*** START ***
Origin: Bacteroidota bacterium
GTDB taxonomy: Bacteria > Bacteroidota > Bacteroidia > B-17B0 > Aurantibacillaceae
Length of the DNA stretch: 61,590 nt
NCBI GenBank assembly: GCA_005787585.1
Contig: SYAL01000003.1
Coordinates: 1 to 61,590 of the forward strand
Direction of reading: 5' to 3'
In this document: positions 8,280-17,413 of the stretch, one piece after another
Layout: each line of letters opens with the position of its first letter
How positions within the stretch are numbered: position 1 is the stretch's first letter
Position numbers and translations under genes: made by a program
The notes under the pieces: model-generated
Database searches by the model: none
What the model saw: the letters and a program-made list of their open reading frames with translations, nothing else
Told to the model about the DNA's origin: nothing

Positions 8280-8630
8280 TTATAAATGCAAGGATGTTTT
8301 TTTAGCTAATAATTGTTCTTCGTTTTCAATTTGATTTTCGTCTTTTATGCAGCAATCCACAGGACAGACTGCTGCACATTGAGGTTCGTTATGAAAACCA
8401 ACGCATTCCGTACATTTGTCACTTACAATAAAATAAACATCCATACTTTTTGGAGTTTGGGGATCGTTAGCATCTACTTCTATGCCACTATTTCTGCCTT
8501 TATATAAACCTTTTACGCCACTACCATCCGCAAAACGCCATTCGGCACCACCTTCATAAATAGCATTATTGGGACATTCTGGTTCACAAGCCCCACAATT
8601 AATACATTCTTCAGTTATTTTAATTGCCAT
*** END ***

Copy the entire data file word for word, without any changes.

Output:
Origin: Bacteroidota bacterium
GTDB taxonomy: Bacteria > Bacteroidota > Bacteroidia > B-17B0 > Aurantibacillaceae
Length of the DNA stretch: 61,590 nt
NCBI GenBank assembly: GCA_005787585.1
Contig: SYAL01000003.1
Coordinates: 1 to 61,590 of the forward strand
Direction of reading: 5' to 3'
In this document: positions 8,280-17,413 of the stretch, one piece after another
Layout: each line of letters opens with the position of its first letter
How positions within the stretch are numbered: position 1 is the stretch's first letter
Position numbers and translations under genes: made by a program
The notes under the pieces: model-generated
Database searches by the model: none
What the model saw: the letters and a program-made list of their open reading frames with translations, nothing else
Told to the model about the DNA's origin: nothing

Positions 8280-8630
8280 TTATAAATGCAAGGATGTTTT
8301 TTTAGCTAATAATTGTTCTTCGTTTTCAATTTGATTTTCGTCTTTTATGCAGCAATCCACAGGACAGACTGCTGCACATTGAGGTTCGTTATGAAAACCA
8401 ACGCATTCCGTACATTTGTCACTTACAATAAAATAAACATCCATACTTTTTGGAGTTTGGGGATCGTTAGCATCTACTTCTATGCCACTATTTCTGCCTT
8501 TATATAAACCTTTTACGCCACTACCATCCGCAAAACGCCATTCGGCACCACCTTCATAAATAGCATTATTGGGACATTCTGGTTCACAAGCCCCACAATT
8601 AATACATTCTTCAGTTATTTTAATTGCCAT